In some quarters of the Democratic Party, apparently, it’s no longer enough to call for the breakup of the big banks: You have to pledge to do it faster than your rivals. That may explain Bernie Sanders’s promise to “break ’em up” within his first year in office.
This is hardly a model of thoughtful policymaking. For one, the government is not the best judge of how financial institutions could be efficiently divided. Beyond that, even smaller and more focused institutions can cause a lot of damage, as the 2008 demise of Lehman Brothers (a pure investment bank) and the savings and loan debacle of the 1980s eloquently demonstrate. A common factor was their inability to handle losses.
A smarter approach is to require that financial institutions employ more equity capital — that is, money from shareholders — so they can better absorb losses. Under current rules, the largest banks must have enough equity to absorb only a 5 percent net loss. That’s more than before, but hardly adequate to prevent the kind of distress that can damage the economy.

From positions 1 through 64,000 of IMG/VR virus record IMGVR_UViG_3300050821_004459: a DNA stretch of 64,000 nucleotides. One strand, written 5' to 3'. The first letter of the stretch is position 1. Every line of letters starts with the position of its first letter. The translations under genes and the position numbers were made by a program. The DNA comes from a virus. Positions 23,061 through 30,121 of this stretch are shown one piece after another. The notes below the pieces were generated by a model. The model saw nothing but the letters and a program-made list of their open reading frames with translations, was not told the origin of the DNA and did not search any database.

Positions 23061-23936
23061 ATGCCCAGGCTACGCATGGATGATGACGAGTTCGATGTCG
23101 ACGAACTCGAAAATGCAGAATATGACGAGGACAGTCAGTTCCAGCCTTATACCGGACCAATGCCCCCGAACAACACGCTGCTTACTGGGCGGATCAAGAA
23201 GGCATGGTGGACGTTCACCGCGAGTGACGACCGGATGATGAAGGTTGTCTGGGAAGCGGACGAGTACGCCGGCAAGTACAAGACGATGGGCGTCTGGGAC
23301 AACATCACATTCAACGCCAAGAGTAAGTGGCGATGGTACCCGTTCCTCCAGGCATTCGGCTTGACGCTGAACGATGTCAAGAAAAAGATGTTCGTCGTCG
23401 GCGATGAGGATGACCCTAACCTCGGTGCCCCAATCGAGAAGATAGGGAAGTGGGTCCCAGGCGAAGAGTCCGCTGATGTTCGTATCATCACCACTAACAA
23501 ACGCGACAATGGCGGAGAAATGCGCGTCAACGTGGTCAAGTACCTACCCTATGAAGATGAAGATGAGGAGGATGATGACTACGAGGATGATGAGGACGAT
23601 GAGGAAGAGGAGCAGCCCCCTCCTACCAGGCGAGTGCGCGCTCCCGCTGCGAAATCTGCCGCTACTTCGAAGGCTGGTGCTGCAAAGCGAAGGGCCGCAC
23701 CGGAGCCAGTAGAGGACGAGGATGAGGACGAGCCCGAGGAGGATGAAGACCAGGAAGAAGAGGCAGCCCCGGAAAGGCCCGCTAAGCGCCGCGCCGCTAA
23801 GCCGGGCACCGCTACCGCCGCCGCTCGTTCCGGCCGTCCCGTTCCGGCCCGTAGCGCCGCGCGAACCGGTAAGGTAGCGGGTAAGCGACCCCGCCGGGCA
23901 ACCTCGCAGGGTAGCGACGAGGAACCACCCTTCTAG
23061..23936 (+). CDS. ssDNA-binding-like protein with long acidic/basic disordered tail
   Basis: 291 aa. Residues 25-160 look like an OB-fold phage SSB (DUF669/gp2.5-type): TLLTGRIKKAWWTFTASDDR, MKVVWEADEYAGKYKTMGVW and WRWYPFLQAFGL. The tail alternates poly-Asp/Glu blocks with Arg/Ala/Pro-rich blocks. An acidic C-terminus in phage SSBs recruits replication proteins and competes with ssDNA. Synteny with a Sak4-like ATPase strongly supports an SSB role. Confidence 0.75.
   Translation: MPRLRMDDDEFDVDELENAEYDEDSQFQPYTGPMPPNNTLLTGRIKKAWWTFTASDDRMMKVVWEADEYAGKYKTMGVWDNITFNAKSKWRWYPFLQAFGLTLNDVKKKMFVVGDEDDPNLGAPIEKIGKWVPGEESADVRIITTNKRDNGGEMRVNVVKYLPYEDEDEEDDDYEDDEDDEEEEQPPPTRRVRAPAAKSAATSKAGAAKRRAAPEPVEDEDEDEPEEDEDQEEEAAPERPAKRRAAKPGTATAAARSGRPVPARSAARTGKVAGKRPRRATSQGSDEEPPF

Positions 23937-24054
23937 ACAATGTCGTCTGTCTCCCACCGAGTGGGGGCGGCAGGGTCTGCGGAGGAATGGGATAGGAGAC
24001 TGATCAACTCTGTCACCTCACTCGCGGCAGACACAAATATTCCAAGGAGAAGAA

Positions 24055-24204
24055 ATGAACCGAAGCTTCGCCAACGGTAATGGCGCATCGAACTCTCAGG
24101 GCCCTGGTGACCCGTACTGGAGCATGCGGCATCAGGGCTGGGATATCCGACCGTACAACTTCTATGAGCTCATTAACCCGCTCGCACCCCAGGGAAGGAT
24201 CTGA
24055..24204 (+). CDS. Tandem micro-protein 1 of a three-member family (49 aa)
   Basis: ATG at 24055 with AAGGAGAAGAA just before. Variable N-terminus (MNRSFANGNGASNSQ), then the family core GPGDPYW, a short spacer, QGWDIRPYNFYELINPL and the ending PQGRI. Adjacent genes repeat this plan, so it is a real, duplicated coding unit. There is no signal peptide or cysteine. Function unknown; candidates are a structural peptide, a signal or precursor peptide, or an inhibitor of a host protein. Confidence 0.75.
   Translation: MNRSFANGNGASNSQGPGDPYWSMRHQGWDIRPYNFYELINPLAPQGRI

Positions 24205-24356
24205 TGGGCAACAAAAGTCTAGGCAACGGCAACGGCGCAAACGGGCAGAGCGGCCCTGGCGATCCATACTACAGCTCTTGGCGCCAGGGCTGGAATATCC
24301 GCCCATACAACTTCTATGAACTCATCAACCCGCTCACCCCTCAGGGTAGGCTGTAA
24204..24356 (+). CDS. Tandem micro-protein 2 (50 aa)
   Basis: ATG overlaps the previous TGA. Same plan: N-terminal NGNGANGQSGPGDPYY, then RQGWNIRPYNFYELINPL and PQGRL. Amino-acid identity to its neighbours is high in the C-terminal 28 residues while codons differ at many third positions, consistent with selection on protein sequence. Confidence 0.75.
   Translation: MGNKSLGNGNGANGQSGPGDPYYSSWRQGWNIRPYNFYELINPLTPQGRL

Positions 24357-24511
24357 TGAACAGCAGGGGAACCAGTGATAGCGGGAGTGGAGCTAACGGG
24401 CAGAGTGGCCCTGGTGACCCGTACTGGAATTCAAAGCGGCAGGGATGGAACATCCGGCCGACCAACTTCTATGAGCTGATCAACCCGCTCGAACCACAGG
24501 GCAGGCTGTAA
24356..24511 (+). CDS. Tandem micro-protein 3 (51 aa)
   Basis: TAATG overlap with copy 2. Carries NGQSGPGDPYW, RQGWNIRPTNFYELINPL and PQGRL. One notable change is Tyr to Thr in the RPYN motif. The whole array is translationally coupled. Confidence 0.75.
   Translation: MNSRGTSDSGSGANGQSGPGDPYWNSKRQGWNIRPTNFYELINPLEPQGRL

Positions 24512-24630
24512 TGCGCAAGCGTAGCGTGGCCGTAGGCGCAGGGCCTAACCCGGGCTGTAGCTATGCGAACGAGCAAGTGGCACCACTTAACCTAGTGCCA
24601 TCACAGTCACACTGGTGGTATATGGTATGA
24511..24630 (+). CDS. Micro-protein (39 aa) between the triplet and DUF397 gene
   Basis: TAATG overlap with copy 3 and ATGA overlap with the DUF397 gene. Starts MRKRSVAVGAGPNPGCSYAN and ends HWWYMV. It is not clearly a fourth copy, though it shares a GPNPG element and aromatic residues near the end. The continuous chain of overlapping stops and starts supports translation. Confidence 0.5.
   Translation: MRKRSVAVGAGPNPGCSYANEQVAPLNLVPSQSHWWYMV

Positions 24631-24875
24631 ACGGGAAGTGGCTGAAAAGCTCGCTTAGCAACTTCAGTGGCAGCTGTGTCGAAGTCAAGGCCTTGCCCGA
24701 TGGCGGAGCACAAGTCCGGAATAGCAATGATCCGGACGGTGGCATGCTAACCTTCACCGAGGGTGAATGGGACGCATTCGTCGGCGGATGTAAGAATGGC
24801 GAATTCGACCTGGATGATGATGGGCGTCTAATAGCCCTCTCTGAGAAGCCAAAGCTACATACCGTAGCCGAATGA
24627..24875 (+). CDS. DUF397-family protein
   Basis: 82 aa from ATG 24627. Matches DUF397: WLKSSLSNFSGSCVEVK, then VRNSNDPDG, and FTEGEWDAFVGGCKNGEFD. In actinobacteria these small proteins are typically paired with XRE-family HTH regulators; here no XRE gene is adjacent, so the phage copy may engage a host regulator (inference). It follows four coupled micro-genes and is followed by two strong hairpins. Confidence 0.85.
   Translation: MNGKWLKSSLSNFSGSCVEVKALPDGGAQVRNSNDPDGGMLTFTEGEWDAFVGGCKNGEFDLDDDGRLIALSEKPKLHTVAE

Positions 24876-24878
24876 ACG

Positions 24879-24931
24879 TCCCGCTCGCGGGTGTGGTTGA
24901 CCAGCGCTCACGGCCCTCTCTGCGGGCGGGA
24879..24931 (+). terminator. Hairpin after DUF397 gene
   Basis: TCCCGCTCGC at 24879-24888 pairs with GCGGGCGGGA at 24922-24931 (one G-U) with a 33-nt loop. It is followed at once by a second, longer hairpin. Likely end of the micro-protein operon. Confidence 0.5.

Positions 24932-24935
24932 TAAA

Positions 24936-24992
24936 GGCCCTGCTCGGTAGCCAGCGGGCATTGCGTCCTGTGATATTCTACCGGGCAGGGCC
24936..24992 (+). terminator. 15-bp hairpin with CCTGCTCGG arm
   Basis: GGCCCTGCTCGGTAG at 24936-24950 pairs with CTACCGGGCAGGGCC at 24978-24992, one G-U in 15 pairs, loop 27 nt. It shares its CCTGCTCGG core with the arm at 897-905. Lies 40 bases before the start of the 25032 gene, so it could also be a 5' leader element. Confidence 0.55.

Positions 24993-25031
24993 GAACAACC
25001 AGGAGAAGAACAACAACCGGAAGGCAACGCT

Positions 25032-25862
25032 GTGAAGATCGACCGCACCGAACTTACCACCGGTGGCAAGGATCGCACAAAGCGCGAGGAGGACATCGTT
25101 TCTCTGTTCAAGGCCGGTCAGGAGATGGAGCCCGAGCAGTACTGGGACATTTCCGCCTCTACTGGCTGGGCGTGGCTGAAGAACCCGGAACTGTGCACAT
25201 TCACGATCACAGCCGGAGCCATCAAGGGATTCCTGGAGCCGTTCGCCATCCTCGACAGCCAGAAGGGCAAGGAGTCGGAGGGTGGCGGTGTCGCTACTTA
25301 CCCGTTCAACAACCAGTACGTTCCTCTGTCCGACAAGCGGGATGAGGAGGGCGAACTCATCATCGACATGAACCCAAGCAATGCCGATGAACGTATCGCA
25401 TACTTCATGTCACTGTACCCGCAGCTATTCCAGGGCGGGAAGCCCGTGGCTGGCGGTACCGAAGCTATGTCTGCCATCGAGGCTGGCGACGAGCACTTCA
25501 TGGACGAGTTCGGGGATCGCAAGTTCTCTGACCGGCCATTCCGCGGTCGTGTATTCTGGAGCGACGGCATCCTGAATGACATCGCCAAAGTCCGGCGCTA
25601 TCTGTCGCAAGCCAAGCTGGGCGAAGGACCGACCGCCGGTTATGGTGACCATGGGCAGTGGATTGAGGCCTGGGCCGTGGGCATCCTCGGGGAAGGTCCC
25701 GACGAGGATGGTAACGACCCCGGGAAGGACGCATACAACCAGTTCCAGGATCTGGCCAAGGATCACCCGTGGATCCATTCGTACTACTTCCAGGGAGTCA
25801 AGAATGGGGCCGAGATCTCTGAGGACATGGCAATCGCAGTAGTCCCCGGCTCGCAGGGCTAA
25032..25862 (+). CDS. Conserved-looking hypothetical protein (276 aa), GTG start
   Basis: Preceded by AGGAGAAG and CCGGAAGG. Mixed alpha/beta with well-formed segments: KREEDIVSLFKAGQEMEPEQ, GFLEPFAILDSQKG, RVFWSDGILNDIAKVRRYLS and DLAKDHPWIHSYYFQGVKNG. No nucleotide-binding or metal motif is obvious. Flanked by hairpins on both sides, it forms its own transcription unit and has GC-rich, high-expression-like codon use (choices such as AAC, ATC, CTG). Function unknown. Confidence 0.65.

Raising the level would make the system more resilient and also improve market discipline: If shareholders had to bear fuller responsibility for a bank’s risks, they might see a case for dividing it into smaller, more manageable units. How and whether to do so, of course, would be up to the shareholders.
Higher capital requirements have the added advantage of being more politically feasible than a straight bank breakup. Some Republicans, such as presidential candidate Jeb Bush, have suggested policies that go in this direction.
Sanders, the second-leading Democratic presidential candidate, is not wrong to be concerned about the risk financial institutions pose to the U.S. economy. Unfortunately, his proposed solutions are inadequate.